Here it is all assembled, and with an enclosure that Christian 3D-printed for me:

    I still need to get all the software on the device, but so far it seems to be functioning as expected. I love how the Pew library has worked here as a kind of a base standard, on top of which more functionality is built. I didn't anticipate this, but maybe it will really become a platform.

  • Noc Informatyka

    deʃhipu09/27/2019 at 12:26 1 comment

    This is another secret project that I can now write about. At the EuroPython I have been approached by the organizers of a Polish event Noc Informatyka ( and asked to prepare badges for the event. I agreed, and we produced 150 custom units.

    Electrically it's identical to the PewPew Standalone, including the voltage regulator that is optional for Standalone, but included by default here. Mechanically, I used the same large LED matrix as in the EuroPython PewPews, but this time with a vertical arrangement of the device and with quiet silicone buttons, same as used in #µGame. The connector header has been moved to the bottom, to make room for the lanyard hanger, and there is a place for writing the participant's name. The battery holder for two AAA batteries is on the back, which is otherwise empty.

    The units were produced and tested by @Makerfabs, and it all went very smooth.

    I can't wait to see what the participants of the event will do with them!

  • Workshops in Zürich

    deʃhipu08/25/2019 at 17:18 1 comment

    The weekend of August 31st and September 1st, @Christian Walther and me are going to run workshops on game programming with CircuitPython using the PewPews.

    You will have a unique opportunity of becoming a full-stack game developer: starting with assembling and soldering your game console, through a simple bouncing ball tutorial, to a full-fledged game for a PewPew, all in just 2-4 hours!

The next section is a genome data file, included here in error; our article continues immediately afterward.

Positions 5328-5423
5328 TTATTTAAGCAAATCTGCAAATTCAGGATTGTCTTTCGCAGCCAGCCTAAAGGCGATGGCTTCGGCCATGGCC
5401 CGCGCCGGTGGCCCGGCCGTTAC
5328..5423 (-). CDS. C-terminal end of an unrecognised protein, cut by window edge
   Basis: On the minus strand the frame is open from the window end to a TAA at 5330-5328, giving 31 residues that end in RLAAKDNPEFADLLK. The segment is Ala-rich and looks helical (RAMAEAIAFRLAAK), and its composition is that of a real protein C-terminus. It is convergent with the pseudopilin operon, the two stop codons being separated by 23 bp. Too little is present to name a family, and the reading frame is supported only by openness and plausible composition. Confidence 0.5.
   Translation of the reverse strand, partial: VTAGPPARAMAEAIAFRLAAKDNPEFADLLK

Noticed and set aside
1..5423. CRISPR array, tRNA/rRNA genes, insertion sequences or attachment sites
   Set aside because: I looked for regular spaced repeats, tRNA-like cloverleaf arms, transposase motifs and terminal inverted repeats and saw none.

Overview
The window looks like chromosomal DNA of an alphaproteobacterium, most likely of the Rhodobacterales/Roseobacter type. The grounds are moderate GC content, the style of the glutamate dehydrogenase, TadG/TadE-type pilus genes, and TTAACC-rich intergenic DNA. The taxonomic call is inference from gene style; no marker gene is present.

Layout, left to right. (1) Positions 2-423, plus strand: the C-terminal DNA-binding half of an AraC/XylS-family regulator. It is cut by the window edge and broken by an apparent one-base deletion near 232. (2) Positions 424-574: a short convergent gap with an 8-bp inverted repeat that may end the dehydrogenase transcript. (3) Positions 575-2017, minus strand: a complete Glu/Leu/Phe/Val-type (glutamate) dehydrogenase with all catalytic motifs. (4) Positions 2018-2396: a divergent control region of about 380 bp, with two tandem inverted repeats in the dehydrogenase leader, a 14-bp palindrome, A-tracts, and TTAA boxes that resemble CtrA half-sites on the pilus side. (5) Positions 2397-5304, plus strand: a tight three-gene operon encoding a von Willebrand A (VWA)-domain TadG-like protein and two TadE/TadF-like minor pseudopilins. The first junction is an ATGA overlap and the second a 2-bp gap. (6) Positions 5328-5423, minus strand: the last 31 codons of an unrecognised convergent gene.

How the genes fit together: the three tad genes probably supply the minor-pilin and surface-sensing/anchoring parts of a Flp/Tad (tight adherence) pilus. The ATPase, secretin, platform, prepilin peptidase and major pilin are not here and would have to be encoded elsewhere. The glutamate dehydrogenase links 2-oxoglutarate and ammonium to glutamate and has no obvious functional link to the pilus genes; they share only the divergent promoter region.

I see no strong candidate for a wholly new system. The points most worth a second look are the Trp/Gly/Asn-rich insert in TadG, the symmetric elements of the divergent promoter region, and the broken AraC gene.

• New Source

    deʃhipu08/09/2019 at 09:41 1 comment

    You can now buy PewPew Standalone directly from Makerfabs, instead of Tindie. What does it mean for you? Well, for one it is cheaper, because there are no additional payments and handling along the way. The shipping is about the same, but you get registered mail for that price, so it's actually cheaper too. Oh, and it comes already fully assembled, and in any color you like, as long as it's black.

    Personally I am very excited about this, because in practical terms in means that more people can get their hands on it, and that I'm free to focus on the support, documentation, more games and the next version.

    Big thanks to @Makerfabs — they helped me with all of my bigger projects, and they have always been very reliable.

  • Hardware Design for EuroPython Version

    deʃhipu06/22/2019 at 12:59 0 comments

    The conference is coming fast, and it's not a secret anymore, so I took the liberty of publishing all my design files for that version of PewPew at

    Electrically it's identical to the 10.3 verson of PewPew Standalone. Mechanically it's similar to the 10.4, except for the smaller switch moved to the upper edge, and USB port moved to the upper edge as well. Well, and the LED and button colors, of course.

  • EuroPython 2019

    deʃhipu06/15/2019 at 08:42 1 comment

    The cat is out of the bag, so I can finally write about this.

    Six months ago I had a presentation in Brussels at FOSDEM about developing your own game consoles. Of course PewPew was one of the prominent examples. After the talk (which I completely butchered due too bad timing), we talked with Marc-Andre, one of the people who make EuroPython possible year after year, about the possibility of running a workshop on PewPew programming at the EuroPython conference. I don't remember much from that conversation, because I was stressed after the talk, but he followed up on that after talking with the other organizers, and finally a decision has been made to give PewPews to all participants.